Step 3: The Give-Go
One of two things will happen once a 7- or behind-the-thrower dump goes off: either the continuation break throw will happen or it won’t.
If it gets off, great! The offense has several attacking options up the field. The handler who made the throw should immediately follow the attack, getting ready to receive a reset back and be able to center or swing the disc to the other side. Going sideline to sideline with swings and attacks of easy unders is the best way to make the defense cry.
If the break throw doesn’t go off, worry not. A nasty surprise can be waiting for the defense if Step 2 was accomplished well. After a big around fake (remember, this is a natural look as attacking the break side is ideal), the thrower can turn immediately back to the force side, hit the original thrower with the disc with an easy flip, and take off up the line.
The early part of this video clip demonstrates the power of this weave well, although things get messy with too many players trying to jump in. This move is run well by Dylan Freechild, although he often eschews the breakside look/fake and just immediately wants the give-go.
Basically, this is a great give-go move that adds a dynamic attacking element to a handler reset/weave system.
Step 4: Attacking Upline
Attacking upline should be a very important part of any handler system but it is especially dangerous in a weave, where it can happen in motion, like the give-go. If you have a very, very talented handler (speedy fast) or are playing weaker teams, this is a viable option one. As soon as a reset to the force sideline happens, the thrower can attack upline. Getting the disc upline near the endzone frequently results in a goal, while in regular play it leads to power position which is great for hucks.
However, if a huck isn’t timed right or the upline cut is covered, simply be ready for the next move. The upline-cutting handler might be out of the play for a moment, meaning motion from the off handler in the weave is key so the thrower isn’t stranded.
This is a great time for the third handler in the weave to set up the 7-cut or another big swing reset cut, since the thrower might have a big open breakside throwing lane after a mark shifted to stop the upline pass. If a 7-cut move makes sense, then the weave simply has a chance to reset, and you can continue to dominate down the field. This flexibility is why so many teams use their handlers as their primary endzone offense.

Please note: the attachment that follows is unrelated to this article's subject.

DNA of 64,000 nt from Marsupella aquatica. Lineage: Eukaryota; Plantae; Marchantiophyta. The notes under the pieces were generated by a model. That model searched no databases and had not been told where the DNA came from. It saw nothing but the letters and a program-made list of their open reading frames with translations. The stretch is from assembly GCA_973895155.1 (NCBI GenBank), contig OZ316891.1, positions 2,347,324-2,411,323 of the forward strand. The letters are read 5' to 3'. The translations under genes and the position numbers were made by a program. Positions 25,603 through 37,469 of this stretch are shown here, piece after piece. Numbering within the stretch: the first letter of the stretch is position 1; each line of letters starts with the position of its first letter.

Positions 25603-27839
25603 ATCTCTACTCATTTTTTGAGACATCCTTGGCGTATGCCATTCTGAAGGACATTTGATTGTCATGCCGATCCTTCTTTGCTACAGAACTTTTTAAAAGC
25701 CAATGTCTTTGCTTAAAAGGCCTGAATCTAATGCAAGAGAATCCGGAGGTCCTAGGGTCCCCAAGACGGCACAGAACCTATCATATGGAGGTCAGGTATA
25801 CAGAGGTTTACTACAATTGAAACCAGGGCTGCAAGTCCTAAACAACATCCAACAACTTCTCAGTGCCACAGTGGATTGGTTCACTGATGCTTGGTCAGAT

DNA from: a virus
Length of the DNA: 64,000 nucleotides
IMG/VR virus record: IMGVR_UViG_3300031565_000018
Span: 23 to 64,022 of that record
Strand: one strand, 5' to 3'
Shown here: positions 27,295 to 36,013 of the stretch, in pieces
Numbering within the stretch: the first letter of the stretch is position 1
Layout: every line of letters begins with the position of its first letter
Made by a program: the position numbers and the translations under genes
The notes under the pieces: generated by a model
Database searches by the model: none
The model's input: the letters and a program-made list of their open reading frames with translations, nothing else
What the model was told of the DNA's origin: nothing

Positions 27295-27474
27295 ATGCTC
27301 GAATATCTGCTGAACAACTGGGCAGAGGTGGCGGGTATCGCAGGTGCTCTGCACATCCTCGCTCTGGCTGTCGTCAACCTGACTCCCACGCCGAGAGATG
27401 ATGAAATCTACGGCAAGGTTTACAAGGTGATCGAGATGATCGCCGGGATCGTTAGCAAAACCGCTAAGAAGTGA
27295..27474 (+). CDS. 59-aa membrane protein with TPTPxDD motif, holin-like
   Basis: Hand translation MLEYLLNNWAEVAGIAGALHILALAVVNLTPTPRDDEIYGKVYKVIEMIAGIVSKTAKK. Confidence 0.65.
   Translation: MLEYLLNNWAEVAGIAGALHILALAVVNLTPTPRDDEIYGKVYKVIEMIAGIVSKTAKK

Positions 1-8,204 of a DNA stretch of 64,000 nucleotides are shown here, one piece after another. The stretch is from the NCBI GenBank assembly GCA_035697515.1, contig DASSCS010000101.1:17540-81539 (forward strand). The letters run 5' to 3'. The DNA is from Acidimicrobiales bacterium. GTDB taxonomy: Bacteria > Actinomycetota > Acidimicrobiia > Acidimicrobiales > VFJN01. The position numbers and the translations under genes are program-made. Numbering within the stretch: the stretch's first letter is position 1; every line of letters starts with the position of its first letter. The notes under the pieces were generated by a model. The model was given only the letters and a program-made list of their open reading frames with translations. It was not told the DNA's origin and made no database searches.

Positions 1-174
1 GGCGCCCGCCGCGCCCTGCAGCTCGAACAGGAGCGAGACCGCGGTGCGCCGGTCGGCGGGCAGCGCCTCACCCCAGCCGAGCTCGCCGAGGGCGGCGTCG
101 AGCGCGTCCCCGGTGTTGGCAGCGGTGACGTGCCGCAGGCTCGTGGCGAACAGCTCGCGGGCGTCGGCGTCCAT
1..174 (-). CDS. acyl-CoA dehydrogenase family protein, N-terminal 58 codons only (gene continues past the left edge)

Step 5: Open the Lanes
The weave is often used for endzone offense, dominator offense, or for a reset system. However, as a regular offense cogwheel, its primary purpose is to open up throwing lanes.
When run at speed, it creates dynamic attacking options for the handlers. Don’t fall into the trap and get too focused on continuing the weave forever — for long term, full-field offense, it really isn’t sustainable and can be very tiring. Instead, focus on the new options that defenses will now present to you.
Worried about throw-and-go and breakside looks, handler defenders will switch more often or likely give wide space. This makes several downfield attacking options much easier, including force-side throws and inside-break throws. An IO break throw can be just as deadly as starting with an around break and whipping up the field. Likewise, an easy swing because of fear of the give-go can create simple break throws or back-and-forth movement attacking both sides of the field.
Aim to get the cutters involved, or else find handlers who can sit in good positions with defenders worriedly backing away from them. Cutters here can slide in and get easy upfield looks. Then, if properly spaced, they can use the same system for attacking the breakside with their throws as easy upfield looks.
Remember, as the offense, you have the flexibility and power. Defenses must react to you, and when they do, take the easy pickings they will give out.
Handler weaves are great ways to run redzone offenses, reset systems, and give-gos. A good weave, when practiced, can provide all three.
Don’t forget to be active after passing and position yourself to receive a give-go cut (see Step 2), and also don’t get so locked into the weave that you forget about the downfield. Open looks and power positions, whether breakside or forceside, should still be the primary attack. Don’t get too caught up in looking for the next handler so quickly that you miss easy scoring chances.
Overall, if you practice this system — easily done with a 3 v 3 walkthrough and then running it at speed — you give handlers a variety of options and make defenses truly worried.